Picture quality is as good as can be expected given the age of much of this material, with several shorts involving “Humphrey the Bear” filmed in Cinemascope and here presented in widescreen (purists should take note that there’s been some discussion about slight cropping of the edges on the usual message boards).

Overall, unless you have a strong preference for Donald Duck, the “Rarities” box set is the best of the four Disney Treasures collections and comes highly recommended, even for casual Disney fans.

The Adventures of Spin and Marty: The Complete First Year, 1955-56, meanwhile, offers nostalgia for Golden Agers, featuring the entire first season of the “Spin and Marty” segments broadcast during the original “Mickey Mouse Club.”

David Stollery and Tim Considine play Marty and Spin, respectively, who meet up at a summer ranch camp and get involved in all kinds of innocuous adventures. Harry Carey, Jr., Roy Barcroft and J. Pat O’Malley co-starred in these fun, old-fashioned episodes that ought to appeal even to kids today.

Disney’s two-disc box set includes 26 episodes that aired during the “MMC,” plus the full-length Mickey Mouse Club episode that introduced the series; Considine’s original screen test; the “Return To The Triple R” featurette, with Considine and Stollery returning to the original filming locale; an interview with Harry Carey, Jr., conducted by Leonard Maltin; and a still gallery.

Last among the four new tins is another Disney effort from the small-screen, Elfego Baca and The Swamp Fox: Legendary Heroes, which couples together episodes from two separate TV productions, which aired over the course of several years on Disney’s weekly series.

“Elfego Baca” is a rather straightforward western with Robert Loggia as a gunslinger who opts to take the higher road and become a sherriff and, later on, a lawyer. Leslie Nielsen, meanwhile, top-lines “The Swamp Fox” as Francis Marion, the Revolutionary War hero who matches wits with the British in this standard but exciting series that holds up a bit better than the creaky genre elements of “Elfego Baca.”

Disney’s two-disc Treasures collection offers three episodes from each production. “Elfego Baca” includes “Nine Lives of Elfego Baca,” “Four Down and Five Lives to Go” and “Attorney At Law”: “Swamp Fox” is represented by “Birth of the Swamp Fox,” “Brother Against Brother,” and “Tory Vengeance.”

Extra features here include an interview with Robert Loggia; an examination of the real Baca and Marion; and still frame galleries.

Each volume retails for approximately $32 (about $25 in most outlets) and comes recommended for Disney fans, though the “Spin and Marty” and “Elfego Baca and Swamp Fox” sets are somewhat dated and should appeal mainly for aficionados of Disney’s small-screen entertainment from the ‘50s.

New This Week From Paramount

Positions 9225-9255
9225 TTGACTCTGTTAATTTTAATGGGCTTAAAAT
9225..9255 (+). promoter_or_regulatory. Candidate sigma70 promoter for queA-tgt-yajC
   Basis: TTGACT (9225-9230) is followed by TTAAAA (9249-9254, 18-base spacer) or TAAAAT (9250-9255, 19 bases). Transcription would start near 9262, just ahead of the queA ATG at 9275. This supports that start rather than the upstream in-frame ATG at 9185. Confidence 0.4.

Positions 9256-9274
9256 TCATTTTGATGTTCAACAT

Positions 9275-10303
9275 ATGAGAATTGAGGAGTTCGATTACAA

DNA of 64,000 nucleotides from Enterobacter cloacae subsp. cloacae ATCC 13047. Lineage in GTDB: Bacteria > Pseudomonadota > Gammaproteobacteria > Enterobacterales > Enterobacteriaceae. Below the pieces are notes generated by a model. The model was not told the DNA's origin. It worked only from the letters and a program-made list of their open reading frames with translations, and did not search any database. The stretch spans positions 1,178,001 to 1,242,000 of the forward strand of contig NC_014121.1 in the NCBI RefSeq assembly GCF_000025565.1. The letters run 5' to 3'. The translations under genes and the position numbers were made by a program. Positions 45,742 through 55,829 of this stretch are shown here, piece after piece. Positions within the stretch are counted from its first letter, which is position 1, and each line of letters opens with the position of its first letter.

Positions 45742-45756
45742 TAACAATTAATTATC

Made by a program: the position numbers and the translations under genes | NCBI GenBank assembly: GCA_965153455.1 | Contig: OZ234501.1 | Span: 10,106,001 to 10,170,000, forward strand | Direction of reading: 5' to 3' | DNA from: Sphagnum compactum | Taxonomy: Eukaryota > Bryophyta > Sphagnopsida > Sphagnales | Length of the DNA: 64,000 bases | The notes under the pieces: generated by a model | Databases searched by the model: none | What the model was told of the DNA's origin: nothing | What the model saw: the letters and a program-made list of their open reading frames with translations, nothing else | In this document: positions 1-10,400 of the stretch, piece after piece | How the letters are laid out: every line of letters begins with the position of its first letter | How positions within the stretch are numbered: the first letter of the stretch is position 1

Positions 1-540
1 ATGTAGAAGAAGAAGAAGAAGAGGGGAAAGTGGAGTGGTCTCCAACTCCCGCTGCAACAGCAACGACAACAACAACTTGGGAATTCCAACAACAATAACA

AIRPLANE! “Don’t Call Me Shirley!” Edition. 1980, ***½, 87 mins., PG, Paramount. DVD FEATURES: 16:9 Widescreen, 5.1 Dolby Digital and 2.0 Surround; Commentary; Trivia Track; “Long Haul Version” with interviews, deleted scenes.

One of the funniest movies ever made, David & Jerry Zucker and Jim Abrahams' 1980 classic "Airplane!" is back on disc with this somewhat disappointing release.

As far as “Airplane!” itself goes, there's little to write about how hysterical the picture still is, aside from the fact that what constitutes so much of today's "comedy" hits (like the work of would-be funnymen the Farrelly Brothers and Keenan Ivory Wayans) is put to shame by watching ZAZ’s "Airplane!" Robert Hays and Julie Hagerty star as the star-crossed lovers on a doomed flight across the U.S.; Leslie Nielsen plays a doctor onboard the ill-fated plane; Peter Graves is the captain with a penchant for gladiator movies; while guest appearances by everyone from Kareem Abdul Jabbar to Ethel Merman round out the cast.

Paramount’s new “Don’t Call Me Shirley Edition” follows on the heels of their 2000 DVD release, which included both a superb 16:9 transfer, remixed 5.1 Dolby Digital soundtrack, and commentary from the Zuckers and Jim Abrahams.

All of those elements (as well as the trailer) are reprised here, with two new additions included: an on-screen trivia track, plus an optional feature dubbed the “Long Haul Version.” This function will stop the movie every few minutes for a bevy of new interviews, including the Zuckers, Abrahams, Robert Hays, Leslie Nielsen, Peter Graves, Lorna Patterson, and others. The Zuckers discuss Elmer Bernstein’s score, while a few snippets of deleted scenes from the TV version are also on-hand. The problem, though, is that these snippets (running anywhere from 1-2 minutes each) are sadly available to view ONLY in conjunction with the film -- thus, you have to actually watch the entire movie from start to end to access them!